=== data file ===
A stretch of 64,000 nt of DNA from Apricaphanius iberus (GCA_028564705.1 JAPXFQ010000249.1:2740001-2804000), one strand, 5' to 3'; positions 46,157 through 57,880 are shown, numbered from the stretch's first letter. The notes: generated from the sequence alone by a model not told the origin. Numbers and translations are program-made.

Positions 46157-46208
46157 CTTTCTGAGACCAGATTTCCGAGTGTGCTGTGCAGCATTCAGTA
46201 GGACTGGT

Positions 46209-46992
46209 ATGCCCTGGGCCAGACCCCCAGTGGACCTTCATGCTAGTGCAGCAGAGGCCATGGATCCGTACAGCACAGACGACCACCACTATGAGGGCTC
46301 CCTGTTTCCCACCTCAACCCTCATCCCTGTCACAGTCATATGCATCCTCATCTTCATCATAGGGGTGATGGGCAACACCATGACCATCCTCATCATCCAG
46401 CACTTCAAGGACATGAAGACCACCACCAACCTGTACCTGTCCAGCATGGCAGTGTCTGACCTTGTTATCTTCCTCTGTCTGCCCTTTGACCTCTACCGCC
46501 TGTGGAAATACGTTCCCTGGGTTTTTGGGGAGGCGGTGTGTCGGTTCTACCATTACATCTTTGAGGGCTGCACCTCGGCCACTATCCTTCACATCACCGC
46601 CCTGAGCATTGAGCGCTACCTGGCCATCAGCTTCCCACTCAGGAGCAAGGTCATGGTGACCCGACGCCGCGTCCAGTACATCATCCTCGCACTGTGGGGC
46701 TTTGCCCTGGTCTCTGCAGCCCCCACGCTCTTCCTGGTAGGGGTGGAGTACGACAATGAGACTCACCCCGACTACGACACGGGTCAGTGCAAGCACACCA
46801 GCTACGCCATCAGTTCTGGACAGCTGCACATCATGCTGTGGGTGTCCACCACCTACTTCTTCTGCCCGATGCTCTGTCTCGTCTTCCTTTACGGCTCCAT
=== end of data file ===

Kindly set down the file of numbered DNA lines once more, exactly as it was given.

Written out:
A stretch of 64,000 nt of DNA from Apricaphanius iberus (GCA_028564705.1 JAPXFQ010000249.1:2740001-2804000), one strand, 5' to 3'; positions 46,157 through 57,880 are shown, numbered from the stretch's first letter. The notes: generated from the sequence alone by a model not told the origin. Numbers and translations are program-made.

Positions 46157-46208
46157 CTTTCTGAGACCAGATTTCCGAGTGTGCTGTGCAGCATTCAGTA
46201 GGACTGGT

Positions 46209-46992
46209 ATGCCCTGGGCCAGACCCCCAGTGGACCTTCATGCTAGTGCAGCAGAGGCCATGGATCCGTACAGCACAGACGACCACCACTATGAGGGCTC
46301 CCTGTTTCCCACCTCAACCCTCATCCCTGTCACAGTCATATGCATCCTCATCTTCATCATAGGGGTGATGGGCAACACCATGACCATCCTCATCATCCAG
46401 CACTTCAAGGACATGAAGACCACCACCAACCTGTACCTGTCCAGCATGGCAGTGTCTGACCTTGTTATCTTCCTCTGTCTGCCCTTTGACCTCTACCGCC
46501 TGTGGAAATACGTTCCCTGGGTTTTTGGGGAGGCGGTGTGTCGGTTCTACCATTACATCTTTGAGGGCTGCACCTCGGCCACTATCCTTCACATCACCGC
46601 CCTGAGCATTGAGCGCTACCTGGCCATCAGCTTCCCACTCAGGAGCAAGGTCATGGTGACCCGACGCCGCGTCCAGTACATCATCCTCGCACTGTGGGGC
46701 TTTGCCCTGGTCTCTGCAGCCCCCACGCTCTTCCTGGTAGGGGTGGAGTACGACAATGAGACTCACCCCGACTACGACACGGGTCAGTGCAAGCACACCA
46801 GCTACGCCATCAGTTCTGGACAGCTGCACATCATGCTGTGGGTGTCCACCACCTACTTCTTCTGCCCGATGCTCTGTCTCGTCTTCCTTTACGGCTCCAT